The legal drinking age in the world
The alcohol minimum purchase age differs from country to country across the world. As Howard reports, research was carried out in 2016 by the World Health Organization to study the legal age to buy and consume alcohol in different countries. The results showed that there are different approaches, from the total ban for all citizens regardless of age to the complete absence of age limits. Iran, Saudi Arabia, and Yemen have completely prohibited alcohol consumption, whereas Nigeria and several other African countries have no age limit at all (Howard). In Germany, the legal drinking age is that of 16, a year before the minimum driving age with supervision.
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Similarly, the majority of other European states have a minimum of 17-18 years old, which is on average the same as legal driving and marriage age or precedes it by one year. Meanwhile, US citizens can only legally buy alcohol at the age of 21, three years after being legally enabled to join the military or get married. Such a difference suggests the connection between the cultural aspects of a county and laws that regulate alcohol consumption.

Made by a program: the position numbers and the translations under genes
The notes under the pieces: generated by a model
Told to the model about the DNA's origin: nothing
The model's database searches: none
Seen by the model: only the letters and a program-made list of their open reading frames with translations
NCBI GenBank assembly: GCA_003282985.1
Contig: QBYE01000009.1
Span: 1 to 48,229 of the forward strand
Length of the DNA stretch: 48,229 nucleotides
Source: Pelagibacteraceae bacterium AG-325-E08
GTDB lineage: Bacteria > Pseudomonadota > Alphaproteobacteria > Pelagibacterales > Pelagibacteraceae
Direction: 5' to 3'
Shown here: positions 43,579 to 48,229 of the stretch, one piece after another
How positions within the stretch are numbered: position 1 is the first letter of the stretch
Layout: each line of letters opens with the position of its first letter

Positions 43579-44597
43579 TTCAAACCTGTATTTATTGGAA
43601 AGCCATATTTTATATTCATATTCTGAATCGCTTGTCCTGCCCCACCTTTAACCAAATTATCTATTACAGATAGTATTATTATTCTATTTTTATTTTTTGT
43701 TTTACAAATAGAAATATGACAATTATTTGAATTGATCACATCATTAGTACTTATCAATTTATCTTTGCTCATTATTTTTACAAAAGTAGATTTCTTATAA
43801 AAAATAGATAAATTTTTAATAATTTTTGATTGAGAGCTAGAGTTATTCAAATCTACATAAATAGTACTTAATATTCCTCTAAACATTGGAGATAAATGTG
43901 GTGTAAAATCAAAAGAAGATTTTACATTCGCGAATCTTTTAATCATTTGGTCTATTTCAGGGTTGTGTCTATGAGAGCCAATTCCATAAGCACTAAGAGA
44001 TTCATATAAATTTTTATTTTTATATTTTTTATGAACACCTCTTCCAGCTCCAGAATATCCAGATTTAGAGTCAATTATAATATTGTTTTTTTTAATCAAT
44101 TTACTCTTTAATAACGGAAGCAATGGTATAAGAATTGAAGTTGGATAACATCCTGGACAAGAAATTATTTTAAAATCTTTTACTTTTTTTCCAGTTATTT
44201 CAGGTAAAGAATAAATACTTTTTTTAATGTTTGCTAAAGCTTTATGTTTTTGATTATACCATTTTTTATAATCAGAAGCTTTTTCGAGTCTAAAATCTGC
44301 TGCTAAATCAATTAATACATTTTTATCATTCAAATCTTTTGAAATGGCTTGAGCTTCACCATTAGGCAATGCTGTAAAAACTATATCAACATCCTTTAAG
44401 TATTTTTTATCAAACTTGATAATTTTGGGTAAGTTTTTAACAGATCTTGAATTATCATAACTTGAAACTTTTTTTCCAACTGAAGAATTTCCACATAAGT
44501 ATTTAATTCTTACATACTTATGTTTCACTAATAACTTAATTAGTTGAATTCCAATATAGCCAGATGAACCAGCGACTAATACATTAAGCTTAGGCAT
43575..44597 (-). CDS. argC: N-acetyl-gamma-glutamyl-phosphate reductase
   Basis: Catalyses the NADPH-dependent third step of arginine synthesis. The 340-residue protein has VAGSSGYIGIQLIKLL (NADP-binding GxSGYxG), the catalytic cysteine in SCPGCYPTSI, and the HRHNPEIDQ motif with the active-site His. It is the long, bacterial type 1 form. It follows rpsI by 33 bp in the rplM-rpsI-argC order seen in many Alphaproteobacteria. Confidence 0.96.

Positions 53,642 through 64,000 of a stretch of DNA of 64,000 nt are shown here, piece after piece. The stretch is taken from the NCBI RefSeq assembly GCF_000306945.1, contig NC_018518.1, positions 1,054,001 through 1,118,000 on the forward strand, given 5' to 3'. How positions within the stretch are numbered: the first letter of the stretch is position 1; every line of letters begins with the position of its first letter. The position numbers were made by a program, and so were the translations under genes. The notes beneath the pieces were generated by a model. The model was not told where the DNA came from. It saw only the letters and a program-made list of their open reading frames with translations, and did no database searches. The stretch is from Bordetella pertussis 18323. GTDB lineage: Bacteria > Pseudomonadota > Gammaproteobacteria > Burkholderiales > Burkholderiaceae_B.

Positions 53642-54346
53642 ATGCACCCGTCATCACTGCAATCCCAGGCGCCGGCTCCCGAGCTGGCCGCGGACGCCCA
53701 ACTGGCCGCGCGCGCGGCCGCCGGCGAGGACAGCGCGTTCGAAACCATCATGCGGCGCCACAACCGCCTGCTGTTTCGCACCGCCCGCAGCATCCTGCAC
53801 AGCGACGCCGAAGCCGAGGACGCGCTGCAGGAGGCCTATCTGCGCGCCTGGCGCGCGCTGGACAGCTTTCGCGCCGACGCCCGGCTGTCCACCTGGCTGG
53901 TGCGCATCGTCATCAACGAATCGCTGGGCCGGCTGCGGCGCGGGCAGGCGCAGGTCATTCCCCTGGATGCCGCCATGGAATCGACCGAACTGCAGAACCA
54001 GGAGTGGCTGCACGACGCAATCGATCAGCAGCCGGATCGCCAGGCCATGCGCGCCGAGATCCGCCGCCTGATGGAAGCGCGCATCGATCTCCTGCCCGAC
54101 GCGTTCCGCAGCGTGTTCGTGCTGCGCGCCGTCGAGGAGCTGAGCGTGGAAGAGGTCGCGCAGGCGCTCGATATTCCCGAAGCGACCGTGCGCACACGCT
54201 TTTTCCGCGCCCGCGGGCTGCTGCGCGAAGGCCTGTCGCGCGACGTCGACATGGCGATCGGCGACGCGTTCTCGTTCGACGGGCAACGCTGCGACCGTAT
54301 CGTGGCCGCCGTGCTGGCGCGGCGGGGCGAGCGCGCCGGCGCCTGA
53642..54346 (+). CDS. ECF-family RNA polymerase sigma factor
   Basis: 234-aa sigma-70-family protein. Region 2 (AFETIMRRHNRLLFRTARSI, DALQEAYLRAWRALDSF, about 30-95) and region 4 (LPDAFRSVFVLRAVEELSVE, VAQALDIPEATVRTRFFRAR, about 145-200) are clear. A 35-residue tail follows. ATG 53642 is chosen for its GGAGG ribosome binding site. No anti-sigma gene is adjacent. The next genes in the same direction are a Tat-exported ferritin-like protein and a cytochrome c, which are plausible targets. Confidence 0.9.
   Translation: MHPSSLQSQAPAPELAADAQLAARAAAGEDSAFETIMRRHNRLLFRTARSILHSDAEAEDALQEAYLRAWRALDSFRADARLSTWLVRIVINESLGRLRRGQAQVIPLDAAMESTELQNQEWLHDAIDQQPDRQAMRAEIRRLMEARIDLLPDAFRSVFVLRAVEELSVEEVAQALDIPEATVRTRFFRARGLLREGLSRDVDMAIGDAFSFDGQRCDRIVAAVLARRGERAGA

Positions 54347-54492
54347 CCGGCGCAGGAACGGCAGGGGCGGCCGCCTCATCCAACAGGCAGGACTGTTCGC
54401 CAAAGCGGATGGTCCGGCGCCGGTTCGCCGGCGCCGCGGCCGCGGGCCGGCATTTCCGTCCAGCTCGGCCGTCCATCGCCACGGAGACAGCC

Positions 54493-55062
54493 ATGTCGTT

Factors of alcohol intake
The number of alcoholic beverages consumed and the frequency of intake are not similar around the world. The research by WHO implies that in economically wealthy countries, more alcohol is consumed and heavy episodic drinking happens more likely (Howard). Thus, more careful measures are to be taken by the government to prevent drunk driving and other negative consequences of alcohol intake. Political, economic, and social factors influence drinking habits, as well as the way that the government handles the issue of legal alcohol purchase.